Advancing religious education in state schools
Religious education seems to have no place in a secular society, but there are those who want to change this.
Dialogue Australasia is a network of people committed to attempting to bring “academically rigorous” religious and values education into the curriculum in Australia and New Zealand.
After 18 months of operation, the New Zealand team has presented its vision to one state school and has been approached by the Ministry of Research, Science and Technology in the wake of ethical issues surrounding genetic engineering.
Independent and Integrated schools already have a curriculum incorporating religious and values education, but state schools are free, compulsory and secular. Dialogue Australasia is very active in offering professional development and assistance with the curriculum in Independent and Integrated schools.
Dialogue Australasia’s New Zealand representative, Deborah Stevens, believes they are progressing.
Ms Stevens says there will soon be public discussion on the necessity for teaching theoretical and applied ethics to students in all levels of state and independent schools. Because that is available for public comment then Dialogue Australasia says they will have the opportunity to promote values and religious education.
She says Living Values, The Virtues Projects, and Philosophy for Children, which are currently offered voluntarily in the state system and will be recognized at the UNESCO organized Values Summit in Wellington on October 21, are “all wonderful and necessary but none of them offer a timetabled subject with a curriculum that teaches students how to think. The Virtues Project and Living Values are teaching literally “values” to children such as compassion, tolerance, understanding, and honesty, and such teaching can be piecemeal”.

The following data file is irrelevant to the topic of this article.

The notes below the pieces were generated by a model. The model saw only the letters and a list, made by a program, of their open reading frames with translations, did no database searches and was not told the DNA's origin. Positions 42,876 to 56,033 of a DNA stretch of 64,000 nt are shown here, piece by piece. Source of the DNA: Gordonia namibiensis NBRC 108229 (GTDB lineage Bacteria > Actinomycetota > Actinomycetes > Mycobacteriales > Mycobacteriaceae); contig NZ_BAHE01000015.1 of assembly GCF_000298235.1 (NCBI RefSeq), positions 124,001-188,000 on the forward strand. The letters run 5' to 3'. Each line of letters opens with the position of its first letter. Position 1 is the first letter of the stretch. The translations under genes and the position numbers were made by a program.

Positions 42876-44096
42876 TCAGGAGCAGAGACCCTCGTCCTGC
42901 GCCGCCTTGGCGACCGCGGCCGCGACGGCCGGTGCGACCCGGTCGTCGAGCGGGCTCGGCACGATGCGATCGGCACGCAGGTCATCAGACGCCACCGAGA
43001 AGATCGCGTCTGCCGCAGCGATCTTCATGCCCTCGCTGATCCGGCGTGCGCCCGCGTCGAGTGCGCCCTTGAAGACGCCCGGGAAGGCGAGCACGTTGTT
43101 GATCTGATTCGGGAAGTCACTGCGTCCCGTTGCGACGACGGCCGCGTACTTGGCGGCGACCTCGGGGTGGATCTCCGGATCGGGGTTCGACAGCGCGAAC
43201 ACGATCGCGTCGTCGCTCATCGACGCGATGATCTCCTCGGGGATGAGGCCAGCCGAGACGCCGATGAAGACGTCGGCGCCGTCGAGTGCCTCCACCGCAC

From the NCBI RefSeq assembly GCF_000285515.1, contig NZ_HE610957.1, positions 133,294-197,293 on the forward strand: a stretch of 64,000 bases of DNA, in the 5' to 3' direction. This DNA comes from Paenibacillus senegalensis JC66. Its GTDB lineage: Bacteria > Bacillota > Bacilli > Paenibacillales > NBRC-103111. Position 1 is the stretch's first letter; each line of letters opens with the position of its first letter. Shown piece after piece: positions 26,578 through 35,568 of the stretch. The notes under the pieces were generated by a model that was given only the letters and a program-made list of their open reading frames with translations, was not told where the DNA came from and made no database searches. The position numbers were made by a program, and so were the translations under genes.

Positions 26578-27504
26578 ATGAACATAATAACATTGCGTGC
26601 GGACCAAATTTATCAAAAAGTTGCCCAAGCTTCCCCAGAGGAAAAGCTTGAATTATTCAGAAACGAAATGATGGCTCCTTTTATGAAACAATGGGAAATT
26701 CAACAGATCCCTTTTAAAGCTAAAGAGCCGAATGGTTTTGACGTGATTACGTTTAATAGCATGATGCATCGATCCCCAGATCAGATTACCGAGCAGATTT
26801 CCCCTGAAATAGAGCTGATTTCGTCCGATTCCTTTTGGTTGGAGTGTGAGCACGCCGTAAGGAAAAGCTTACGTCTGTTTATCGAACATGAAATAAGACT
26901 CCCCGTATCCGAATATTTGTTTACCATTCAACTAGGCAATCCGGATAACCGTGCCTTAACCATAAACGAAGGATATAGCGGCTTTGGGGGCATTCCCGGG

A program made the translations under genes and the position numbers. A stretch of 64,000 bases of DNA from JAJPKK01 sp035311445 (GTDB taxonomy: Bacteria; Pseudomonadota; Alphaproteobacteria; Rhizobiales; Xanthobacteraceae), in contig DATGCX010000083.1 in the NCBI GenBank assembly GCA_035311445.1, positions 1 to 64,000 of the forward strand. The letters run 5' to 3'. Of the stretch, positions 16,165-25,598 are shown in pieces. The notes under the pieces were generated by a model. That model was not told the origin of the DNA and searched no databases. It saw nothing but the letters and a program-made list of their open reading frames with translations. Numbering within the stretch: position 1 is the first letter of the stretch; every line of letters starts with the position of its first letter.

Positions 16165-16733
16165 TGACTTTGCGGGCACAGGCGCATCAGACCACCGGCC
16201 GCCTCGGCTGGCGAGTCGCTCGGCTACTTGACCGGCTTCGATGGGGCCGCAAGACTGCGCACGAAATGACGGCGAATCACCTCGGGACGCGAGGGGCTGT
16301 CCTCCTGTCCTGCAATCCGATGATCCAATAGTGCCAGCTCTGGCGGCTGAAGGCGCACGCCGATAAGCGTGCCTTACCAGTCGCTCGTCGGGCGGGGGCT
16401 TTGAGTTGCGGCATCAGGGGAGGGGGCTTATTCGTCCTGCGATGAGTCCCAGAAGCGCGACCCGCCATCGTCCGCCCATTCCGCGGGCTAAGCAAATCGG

They wish to see a separate system operating in New Zealand state schools throughout the pre-school, primary and secondary levels, using five strands of religious and values education that have featured in the British education system over the last 15 years. These are: ethics; philosophy of religion; world religions; an appreciation of the Bible and Christian tradition; and providing children with an appreciation of the value of stillness.
The benefits of this, Ms Stevens says, are that students engage with the fundamental questions of life, like what is it to be human.
“It is about giving them an opportunity to look at any and every philosophical question of life. Ethics develops people’s way of thinking. The Five Strands curriculum offers an opportunity for students to think deeply and to think well.”
The system that Dialogue Australasia wants to use in New Zealand is “up and running and tried and true” in Britain. Ms Stevens says 230,000 students are opting to take religious and values education at the equivalent level of New Zealand’s Bursary year.
“From what we understand, students who take religious and values education are quite highly desired by tertiary institutions because they know that those students can think – they can argue and offer well-reasoned thought to any opinion, and they have learnt how to be academically rigorous in how they approach any number of issues.”
Deborah Stevens presented a seminar on bio ethics in Lower Hutt on October 12, which was hosted by Holy Trinity Church and the Rotary Club of Eastern Hutt. She is a secondary school teacher at Chilton Saint James Independent School, advises the Anglican Bishop of Wellington on bio ethics, and is an active member of a local Anglican church.
By Peter Veugelaers.
Published 2002, Challenge Weekly